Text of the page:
As Mifid statements start to appear on people’s doorsteps, making them recoil at the total costs they are currently bearing, it is clear this could be the start of a second wave towards passive funds. Recent reports on discretionary fund management performance will not have helped this position.
If we look at the use of actives and passives globally, it is interesting to note some comparisons.
According to recent statistics from Morningstar, passive use is close to overtaking active funds in Europe, with inflows of $80bn and $93bn respectively.
In Asia, passives already hold the lead, attracting in excess of $100bn, although actives still take a strong $72bn. In the US, however, actives are seeing outflows of $80bn, with passives attracting $459bn. I spend a lot of my time now in Canada and the amounts going to passives there are still a fraction of what goes to actives: $7bn compared with $23bn.
One key reason for all this deviation is disclosure. With such a continual focus on costs, people are ignoring the fact they are only part of the equation.
When active funds are outperforming passive equivalents, why shouldn’t you pay a bit more? That said, we cannot ignore those DFMs that underperform.
We urgently need a more effective way of disclosing costs. Solutions should be simple and, with lateral thinking, there is no reason they cannot be extended into fund charging. It is through better performance reporting that I believe we will actually get to a solution. This can also address exit charges.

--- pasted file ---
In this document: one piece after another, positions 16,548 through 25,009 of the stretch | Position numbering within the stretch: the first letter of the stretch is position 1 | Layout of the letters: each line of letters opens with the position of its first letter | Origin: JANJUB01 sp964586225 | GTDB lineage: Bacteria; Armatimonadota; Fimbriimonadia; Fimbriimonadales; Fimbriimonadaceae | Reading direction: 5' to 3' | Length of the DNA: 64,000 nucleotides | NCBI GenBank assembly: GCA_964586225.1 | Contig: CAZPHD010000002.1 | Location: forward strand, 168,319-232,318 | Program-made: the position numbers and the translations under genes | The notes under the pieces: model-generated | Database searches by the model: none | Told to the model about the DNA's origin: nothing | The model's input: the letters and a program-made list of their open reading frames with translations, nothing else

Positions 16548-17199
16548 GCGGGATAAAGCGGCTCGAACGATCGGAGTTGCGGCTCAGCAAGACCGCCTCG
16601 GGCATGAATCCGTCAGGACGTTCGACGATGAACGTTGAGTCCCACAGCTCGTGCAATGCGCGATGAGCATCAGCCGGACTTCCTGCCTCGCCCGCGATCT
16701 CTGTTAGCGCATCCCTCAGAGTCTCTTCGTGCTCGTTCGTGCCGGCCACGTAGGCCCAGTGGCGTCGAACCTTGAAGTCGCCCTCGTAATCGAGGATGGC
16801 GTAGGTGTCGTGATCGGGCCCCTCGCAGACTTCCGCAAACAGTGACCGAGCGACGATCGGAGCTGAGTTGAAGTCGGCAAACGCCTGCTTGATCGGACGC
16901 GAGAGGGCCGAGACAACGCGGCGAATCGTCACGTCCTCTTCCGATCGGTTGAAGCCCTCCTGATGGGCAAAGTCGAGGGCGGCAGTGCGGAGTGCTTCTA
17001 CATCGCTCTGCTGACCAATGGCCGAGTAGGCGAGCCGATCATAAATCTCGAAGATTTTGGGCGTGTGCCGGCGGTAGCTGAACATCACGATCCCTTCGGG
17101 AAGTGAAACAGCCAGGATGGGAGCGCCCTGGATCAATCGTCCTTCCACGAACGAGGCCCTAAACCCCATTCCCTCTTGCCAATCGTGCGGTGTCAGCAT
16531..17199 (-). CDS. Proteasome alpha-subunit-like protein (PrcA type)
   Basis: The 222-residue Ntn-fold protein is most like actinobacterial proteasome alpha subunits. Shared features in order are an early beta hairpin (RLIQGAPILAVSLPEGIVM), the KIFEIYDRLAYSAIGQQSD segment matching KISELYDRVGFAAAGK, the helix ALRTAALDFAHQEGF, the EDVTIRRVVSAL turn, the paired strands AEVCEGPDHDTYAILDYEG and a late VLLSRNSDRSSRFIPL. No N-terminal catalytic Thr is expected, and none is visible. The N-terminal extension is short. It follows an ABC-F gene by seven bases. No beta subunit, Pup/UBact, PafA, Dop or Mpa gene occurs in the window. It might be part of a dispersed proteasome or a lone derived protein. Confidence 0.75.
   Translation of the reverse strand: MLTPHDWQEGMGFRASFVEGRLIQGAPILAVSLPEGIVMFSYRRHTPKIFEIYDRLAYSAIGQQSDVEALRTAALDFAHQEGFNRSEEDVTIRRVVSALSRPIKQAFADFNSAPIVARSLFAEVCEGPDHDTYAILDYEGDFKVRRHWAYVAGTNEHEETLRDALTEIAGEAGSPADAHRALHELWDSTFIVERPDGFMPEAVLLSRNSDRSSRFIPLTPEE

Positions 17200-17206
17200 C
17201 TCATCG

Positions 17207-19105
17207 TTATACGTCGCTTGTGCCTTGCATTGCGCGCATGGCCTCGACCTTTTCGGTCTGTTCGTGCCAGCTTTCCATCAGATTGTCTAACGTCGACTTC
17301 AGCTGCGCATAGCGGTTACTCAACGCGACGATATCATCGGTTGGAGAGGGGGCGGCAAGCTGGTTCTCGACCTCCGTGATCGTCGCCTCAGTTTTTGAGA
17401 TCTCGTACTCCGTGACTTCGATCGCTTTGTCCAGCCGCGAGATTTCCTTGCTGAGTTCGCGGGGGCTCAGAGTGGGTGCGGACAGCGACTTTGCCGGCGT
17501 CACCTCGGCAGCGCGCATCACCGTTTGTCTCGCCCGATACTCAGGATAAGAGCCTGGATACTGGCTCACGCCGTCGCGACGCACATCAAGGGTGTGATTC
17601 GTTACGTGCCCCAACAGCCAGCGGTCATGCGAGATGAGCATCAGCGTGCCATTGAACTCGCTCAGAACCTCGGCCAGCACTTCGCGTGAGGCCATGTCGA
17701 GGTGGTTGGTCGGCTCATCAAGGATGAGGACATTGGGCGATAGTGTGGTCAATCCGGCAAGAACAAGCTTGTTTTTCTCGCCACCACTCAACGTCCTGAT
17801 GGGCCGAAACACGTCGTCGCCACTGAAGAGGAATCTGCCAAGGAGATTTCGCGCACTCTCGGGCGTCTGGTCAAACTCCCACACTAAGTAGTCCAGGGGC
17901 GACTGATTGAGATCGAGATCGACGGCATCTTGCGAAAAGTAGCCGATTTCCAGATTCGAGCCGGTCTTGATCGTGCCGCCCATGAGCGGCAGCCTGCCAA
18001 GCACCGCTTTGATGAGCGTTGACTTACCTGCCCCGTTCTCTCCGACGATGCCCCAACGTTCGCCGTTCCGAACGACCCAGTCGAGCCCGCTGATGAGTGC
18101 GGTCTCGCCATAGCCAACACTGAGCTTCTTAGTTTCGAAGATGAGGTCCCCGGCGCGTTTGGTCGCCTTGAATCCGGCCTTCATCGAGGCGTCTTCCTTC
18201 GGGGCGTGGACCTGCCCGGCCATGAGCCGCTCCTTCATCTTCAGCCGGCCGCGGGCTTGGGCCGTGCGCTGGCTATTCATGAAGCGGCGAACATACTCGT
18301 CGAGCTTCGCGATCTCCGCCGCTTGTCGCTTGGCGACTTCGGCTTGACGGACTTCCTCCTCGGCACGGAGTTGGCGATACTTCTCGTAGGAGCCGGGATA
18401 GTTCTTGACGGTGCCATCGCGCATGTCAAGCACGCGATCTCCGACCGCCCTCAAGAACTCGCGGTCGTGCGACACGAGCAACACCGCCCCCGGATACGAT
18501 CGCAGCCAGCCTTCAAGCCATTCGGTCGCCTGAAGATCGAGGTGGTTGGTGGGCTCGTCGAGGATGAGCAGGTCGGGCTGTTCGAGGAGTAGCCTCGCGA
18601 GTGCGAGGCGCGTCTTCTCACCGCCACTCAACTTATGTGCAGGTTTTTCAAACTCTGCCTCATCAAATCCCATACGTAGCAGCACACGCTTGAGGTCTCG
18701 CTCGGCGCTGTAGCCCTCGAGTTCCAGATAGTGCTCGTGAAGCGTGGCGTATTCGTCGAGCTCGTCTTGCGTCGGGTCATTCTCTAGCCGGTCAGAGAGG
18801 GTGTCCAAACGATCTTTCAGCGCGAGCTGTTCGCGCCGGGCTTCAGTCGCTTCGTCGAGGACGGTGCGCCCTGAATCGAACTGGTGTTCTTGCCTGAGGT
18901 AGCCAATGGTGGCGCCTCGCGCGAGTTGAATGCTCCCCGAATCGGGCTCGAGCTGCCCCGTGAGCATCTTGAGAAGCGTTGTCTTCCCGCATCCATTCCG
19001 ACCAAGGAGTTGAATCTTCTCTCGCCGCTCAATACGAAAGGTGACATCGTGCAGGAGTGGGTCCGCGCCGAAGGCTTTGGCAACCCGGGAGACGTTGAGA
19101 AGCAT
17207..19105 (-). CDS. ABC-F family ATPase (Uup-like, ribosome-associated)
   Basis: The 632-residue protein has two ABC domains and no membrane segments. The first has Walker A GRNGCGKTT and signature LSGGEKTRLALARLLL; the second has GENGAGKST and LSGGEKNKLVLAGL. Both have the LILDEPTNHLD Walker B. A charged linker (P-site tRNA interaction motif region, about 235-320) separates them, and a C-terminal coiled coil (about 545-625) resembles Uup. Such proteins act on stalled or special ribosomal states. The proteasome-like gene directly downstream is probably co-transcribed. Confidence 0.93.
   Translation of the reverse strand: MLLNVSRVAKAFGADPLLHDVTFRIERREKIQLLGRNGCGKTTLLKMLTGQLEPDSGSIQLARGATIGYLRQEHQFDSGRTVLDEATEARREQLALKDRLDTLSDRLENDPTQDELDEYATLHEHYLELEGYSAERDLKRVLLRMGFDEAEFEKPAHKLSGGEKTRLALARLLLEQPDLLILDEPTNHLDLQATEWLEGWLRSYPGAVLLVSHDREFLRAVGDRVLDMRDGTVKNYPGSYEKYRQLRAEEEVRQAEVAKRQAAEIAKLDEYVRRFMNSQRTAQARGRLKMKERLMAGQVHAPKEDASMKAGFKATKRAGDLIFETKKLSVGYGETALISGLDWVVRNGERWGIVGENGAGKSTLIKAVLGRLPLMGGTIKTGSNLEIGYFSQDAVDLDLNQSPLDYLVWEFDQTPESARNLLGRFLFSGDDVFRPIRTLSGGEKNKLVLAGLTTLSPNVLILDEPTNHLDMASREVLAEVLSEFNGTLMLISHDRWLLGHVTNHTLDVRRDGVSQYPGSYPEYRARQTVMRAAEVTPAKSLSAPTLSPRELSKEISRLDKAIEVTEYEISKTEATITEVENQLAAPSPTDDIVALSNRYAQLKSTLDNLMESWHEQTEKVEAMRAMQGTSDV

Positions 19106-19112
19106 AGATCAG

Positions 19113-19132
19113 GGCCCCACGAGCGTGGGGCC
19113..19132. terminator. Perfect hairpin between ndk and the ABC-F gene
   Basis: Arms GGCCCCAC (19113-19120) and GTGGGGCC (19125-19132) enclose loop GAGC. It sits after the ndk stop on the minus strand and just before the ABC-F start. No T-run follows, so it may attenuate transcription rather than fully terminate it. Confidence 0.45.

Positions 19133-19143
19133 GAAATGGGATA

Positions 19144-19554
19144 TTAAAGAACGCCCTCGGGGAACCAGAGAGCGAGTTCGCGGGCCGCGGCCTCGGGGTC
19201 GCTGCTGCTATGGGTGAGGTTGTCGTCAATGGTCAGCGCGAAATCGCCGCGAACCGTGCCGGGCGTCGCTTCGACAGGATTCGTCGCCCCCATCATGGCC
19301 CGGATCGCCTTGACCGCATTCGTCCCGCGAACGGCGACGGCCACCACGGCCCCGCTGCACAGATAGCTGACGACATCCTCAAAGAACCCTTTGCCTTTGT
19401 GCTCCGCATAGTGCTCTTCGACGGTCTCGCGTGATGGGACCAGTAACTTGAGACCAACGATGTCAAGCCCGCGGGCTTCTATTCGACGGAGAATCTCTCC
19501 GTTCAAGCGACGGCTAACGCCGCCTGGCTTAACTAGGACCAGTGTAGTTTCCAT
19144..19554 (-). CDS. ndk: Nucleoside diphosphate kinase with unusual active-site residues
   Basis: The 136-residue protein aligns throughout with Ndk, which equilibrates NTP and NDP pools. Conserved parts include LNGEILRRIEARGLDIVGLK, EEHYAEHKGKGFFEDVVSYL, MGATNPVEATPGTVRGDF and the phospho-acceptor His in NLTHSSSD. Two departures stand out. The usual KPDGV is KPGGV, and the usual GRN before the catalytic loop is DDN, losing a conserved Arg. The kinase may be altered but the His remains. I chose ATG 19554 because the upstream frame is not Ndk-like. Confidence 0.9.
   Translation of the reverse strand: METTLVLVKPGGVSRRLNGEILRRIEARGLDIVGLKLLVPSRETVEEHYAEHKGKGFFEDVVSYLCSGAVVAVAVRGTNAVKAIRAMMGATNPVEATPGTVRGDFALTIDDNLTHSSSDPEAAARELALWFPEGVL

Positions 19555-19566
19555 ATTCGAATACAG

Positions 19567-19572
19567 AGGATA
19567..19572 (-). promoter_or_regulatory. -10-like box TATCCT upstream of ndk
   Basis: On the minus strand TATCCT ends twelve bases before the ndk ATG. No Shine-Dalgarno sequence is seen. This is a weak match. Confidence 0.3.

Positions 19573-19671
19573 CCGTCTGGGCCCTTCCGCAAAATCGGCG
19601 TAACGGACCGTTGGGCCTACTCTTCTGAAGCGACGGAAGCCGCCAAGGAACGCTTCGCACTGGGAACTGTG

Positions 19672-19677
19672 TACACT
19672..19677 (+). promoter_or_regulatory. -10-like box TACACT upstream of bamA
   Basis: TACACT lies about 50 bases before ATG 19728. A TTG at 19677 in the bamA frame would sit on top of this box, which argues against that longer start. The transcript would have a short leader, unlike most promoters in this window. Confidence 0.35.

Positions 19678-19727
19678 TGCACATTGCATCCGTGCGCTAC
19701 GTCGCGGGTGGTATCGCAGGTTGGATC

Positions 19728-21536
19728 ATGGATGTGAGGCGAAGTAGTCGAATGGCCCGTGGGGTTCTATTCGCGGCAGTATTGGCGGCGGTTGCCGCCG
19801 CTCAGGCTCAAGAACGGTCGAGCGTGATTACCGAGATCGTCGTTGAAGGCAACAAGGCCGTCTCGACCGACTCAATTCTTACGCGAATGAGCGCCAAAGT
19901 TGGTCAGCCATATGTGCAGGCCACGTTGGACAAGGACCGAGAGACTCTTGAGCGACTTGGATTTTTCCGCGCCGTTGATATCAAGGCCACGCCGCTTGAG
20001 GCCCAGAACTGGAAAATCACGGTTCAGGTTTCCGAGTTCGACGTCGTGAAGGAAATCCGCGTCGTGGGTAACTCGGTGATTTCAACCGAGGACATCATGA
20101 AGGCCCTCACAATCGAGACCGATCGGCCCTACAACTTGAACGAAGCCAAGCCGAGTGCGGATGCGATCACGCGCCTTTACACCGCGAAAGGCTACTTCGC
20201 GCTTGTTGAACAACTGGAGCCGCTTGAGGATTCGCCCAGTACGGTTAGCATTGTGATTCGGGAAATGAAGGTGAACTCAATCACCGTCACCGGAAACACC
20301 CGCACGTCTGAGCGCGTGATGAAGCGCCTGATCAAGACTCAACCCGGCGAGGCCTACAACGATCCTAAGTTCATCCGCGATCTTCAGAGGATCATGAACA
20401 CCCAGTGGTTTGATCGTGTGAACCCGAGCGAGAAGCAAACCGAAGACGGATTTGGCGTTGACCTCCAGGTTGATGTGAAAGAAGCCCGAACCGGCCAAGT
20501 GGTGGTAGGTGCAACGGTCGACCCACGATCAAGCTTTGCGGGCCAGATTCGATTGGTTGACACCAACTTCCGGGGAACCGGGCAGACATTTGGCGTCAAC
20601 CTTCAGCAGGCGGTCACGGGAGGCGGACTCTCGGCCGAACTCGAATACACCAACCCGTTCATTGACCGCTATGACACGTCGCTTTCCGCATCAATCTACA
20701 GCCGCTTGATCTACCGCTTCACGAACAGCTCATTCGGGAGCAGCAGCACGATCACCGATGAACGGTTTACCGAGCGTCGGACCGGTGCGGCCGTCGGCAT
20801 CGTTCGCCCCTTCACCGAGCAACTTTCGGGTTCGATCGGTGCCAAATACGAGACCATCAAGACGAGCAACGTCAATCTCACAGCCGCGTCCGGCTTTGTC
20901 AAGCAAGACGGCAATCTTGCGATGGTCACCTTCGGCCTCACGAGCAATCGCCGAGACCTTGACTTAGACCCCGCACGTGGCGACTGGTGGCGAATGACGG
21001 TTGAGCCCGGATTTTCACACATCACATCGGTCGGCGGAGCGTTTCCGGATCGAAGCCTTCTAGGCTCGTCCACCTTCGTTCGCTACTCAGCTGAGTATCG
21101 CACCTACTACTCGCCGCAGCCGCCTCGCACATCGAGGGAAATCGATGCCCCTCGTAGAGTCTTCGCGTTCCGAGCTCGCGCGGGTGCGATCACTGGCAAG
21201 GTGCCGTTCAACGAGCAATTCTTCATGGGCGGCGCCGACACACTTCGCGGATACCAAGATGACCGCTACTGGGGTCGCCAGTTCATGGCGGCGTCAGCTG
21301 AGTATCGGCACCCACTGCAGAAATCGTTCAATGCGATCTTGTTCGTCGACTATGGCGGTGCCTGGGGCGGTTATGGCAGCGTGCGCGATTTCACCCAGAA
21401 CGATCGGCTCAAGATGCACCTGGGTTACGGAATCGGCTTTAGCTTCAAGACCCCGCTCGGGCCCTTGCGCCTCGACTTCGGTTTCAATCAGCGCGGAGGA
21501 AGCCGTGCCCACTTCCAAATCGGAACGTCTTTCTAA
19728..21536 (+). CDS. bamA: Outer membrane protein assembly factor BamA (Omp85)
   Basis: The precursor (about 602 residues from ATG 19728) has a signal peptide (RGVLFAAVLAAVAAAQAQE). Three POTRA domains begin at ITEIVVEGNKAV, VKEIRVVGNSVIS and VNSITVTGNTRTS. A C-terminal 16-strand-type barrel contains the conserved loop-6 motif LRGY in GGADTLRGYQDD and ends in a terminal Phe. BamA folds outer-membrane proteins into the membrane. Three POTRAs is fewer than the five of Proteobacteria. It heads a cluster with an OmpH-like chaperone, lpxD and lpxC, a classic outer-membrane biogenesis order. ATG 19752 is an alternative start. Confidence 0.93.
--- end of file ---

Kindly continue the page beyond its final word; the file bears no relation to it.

Talking about percentages or basis points is not helpful. It is not treating customers fairly, as the bulk of people have no idea what we are talking about.
Simplicity is everything and transparency is all. What you do for clients is what they will use as a benchmark.
I recently had a client move on and could not help having a quick look at where they had gone. Our charges were 1.25 per cent, which included all costs. When I looked at where they had been encouraged to go by an older relative, not only was the performance not there, but the charges were far higher, running at 3 per cent to 3.5 per cent per annum. An awkward conversation will no doubt follow.
And take when Standard Life recently announced it had cut the Elevate charges. To my mind, it was a bit like a sale in BHS, where prices had been put up a few weeks before, then reduced.
Perhaps that is treating customers fairly in their eyes, but I do not think it is in anybody else’s.
If we can find ways of servicing people at a lower cost, this will put pressure on both the fund managers and the platforms, because providers who ignore this do so at their own peril.
Rob Reid is principal of CanScot Solutions